• “We will make greater use of foreign investment. We will see that the negative list for foreign investment is fully observed and ensure national treatment for all foreign-invested enterprises. We will encourage foreign-invested enterprises to move into a broader range of sectors, and support more foreign investment in medium- and high-end manufacturing, R&D, and modern services, as well as in the central, western and northeastern regions.”

This week's highlight project


Lao PDR: Rare exchange highlights tension in hydropower utilization

At the second China-Lao PDR Energy Cooperation Working Group meeting held virtually on March 9, China Southern Power Grid, which operates grid systems in 5 southern provinces, signed an MOU with Electricite du Laos (EDL) to advance the interconnection of grid systems in both countries with a view to build a “common power market for the Lancang-Mekong region.” But most interesting about this meeting was the other item on the agenda, the uptake of hydropower generated by Chinese companies in Laos.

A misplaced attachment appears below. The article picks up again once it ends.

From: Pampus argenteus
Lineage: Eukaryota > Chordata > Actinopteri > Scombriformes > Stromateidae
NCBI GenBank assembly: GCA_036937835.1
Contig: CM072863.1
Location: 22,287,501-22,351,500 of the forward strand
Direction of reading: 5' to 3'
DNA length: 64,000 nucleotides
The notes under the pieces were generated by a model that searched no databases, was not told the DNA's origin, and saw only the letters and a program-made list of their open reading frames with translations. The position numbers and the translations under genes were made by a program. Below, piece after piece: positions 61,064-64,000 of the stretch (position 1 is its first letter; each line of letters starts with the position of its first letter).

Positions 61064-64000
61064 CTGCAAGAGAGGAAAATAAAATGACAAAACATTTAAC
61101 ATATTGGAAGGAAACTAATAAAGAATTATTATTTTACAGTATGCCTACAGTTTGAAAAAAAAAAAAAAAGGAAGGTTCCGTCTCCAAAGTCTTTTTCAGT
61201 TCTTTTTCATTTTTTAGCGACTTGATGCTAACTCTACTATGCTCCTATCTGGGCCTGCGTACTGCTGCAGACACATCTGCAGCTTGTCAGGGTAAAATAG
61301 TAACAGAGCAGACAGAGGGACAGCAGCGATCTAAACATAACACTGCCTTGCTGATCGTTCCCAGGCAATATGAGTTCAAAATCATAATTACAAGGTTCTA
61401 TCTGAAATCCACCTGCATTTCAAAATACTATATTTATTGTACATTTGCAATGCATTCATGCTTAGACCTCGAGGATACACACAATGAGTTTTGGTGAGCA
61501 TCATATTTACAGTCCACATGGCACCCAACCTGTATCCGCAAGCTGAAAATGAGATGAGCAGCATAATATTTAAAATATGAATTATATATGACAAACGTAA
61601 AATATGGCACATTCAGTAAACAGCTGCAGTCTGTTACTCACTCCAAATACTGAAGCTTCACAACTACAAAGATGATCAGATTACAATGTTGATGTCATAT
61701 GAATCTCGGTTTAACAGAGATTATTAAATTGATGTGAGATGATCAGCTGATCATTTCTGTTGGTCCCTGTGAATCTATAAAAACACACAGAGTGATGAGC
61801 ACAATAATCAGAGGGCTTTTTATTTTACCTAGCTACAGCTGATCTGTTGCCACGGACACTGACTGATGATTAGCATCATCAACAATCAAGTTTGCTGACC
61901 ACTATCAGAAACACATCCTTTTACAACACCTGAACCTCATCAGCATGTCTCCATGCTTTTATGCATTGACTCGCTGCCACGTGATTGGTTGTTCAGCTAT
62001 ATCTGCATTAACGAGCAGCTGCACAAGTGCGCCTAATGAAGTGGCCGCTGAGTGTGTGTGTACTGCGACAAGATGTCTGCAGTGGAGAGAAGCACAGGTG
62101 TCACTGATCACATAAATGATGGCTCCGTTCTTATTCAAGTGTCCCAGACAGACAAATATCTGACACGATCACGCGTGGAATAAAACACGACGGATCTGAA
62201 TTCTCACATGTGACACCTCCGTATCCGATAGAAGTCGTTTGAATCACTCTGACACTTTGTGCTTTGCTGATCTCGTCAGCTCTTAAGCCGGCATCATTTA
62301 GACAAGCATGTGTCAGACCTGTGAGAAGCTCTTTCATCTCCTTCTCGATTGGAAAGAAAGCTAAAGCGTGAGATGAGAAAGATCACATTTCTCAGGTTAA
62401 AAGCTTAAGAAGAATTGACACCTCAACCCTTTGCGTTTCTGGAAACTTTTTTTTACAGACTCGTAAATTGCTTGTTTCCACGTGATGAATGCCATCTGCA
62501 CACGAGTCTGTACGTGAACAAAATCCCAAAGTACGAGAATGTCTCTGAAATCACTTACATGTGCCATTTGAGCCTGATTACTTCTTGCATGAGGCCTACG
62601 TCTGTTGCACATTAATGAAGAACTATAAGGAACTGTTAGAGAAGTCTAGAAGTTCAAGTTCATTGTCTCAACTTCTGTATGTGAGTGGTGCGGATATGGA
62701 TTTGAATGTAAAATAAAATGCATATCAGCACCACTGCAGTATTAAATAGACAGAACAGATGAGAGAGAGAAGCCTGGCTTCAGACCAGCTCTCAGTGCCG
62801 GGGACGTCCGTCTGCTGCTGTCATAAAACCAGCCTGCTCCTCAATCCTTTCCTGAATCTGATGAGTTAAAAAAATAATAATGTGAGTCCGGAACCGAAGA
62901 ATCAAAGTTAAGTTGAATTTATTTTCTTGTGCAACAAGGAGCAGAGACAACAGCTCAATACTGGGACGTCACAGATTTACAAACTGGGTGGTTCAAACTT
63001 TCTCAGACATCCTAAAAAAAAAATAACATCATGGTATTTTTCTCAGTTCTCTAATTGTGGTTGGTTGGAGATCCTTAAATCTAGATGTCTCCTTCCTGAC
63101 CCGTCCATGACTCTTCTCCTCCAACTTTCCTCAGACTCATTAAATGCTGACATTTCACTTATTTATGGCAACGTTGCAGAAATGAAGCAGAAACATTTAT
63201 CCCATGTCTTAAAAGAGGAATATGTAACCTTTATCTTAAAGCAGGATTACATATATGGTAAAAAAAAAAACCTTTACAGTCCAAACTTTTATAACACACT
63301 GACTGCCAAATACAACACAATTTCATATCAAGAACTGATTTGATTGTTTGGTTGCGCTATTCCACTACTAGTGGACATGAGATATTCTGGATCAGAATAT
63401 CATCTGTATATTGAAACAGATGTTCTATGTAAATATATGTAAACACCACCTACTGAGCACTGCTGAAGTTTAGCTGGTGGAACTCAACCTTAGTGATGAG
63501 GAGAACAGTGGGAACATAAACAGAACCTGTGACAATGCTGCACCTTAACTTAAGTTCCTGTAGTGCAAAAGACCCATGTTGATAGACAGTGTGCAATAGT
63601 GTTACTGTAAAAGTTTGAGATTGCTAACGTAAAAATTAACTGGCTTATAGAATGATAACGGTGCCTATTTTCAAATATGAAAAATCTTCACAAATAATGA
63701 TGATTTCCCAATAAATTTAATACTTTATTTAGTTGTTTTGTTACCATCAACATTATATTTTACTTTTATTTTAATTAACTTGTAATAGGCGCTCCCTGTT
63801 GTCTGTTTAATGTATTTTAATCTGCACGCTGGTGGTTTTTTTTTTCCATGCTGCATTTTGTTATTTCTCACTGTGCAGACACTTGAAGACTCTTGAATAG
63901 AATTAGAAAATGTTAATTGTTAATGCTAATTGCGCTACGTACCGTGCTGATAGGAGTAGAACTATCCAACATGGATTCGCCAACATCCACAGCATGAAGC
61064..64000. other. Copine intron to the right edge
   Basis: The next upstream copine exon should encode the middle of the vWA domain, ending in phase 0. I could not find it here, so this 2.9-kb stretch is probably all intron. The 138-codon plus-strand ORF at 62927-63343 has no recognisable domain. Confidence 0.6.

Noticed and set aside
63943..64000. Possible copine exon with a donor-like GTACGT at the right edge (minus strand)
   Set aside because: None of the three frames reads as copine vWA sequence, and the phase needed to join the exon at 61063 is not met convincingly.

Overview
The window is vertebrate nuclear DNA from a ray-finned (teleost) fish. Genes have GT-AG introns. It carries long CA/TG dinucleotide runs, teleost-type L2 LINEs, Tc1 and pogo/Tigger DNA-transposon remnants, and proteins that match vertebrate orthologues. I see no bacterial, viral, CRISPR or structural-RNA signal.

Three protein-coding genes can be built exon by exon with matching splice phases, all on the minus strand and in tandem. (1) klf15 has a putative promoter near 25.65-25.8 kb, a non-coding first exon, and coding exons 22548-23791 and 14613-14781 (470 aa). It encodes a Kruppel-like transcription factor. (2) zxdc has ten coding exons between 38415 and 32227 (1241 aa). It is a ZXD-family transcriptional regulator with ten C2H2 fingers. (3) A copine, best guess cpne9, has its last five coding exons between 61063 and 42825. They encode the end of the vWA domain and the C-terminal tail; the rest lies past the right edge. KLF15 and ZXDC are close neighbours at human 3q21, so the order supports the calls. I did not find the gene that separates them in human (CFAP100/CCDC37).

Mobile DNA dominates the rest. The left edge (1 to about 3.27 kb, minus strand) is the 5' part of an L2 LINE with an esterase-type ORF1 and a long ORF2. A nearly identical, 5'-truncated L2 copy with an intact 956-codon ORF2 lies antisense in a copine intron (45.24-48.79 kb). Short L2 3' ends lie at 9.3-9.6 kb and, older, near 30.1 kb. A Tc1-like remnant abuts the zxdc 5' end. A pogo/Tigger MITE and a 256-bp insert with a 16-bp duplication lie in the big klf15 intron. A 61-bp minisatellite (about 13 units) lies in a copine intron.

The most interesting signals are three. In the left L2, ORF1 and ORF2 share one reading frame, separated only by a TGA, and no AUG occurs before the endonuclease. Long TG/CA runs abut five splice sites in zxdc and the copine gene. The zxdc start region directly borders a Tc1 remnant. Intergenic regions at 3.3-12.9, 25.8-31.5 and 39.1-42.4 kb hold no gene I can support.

In the generally celebrative readout of the conference by the Chinese Embassy, the grievance from the Chinese side is palpable. “Lao PDR has rich hydropower resources and over 10GW of hydropower capacity. And yet its grid development is clearly lagging behind with severely limited dispatching capabilities, leading to serious wastage as result of hydropower curtailment.” 

China has a massive stake in the Laos hydropower market, wherein Chinese firms such as PowerChina build and operate major projects such as the 1.2GW Nam Ou River cascade dams (7 units), and Chinese think tanks provide advice to the country’s power planning. But the apparent failure of the Laos grid to absorb and utilize all that power must be putting pressure on the revenue streams of those hydropower companies. In the press release, there was not-so-veiled finger pointing at Lao state-owned utility company EDL: “We hope that the Lao side, particularly EDL, can firmly implement the arrangements of the government… It should not just focus on building up an asset for itself, but should also create new space for the whole power sector.”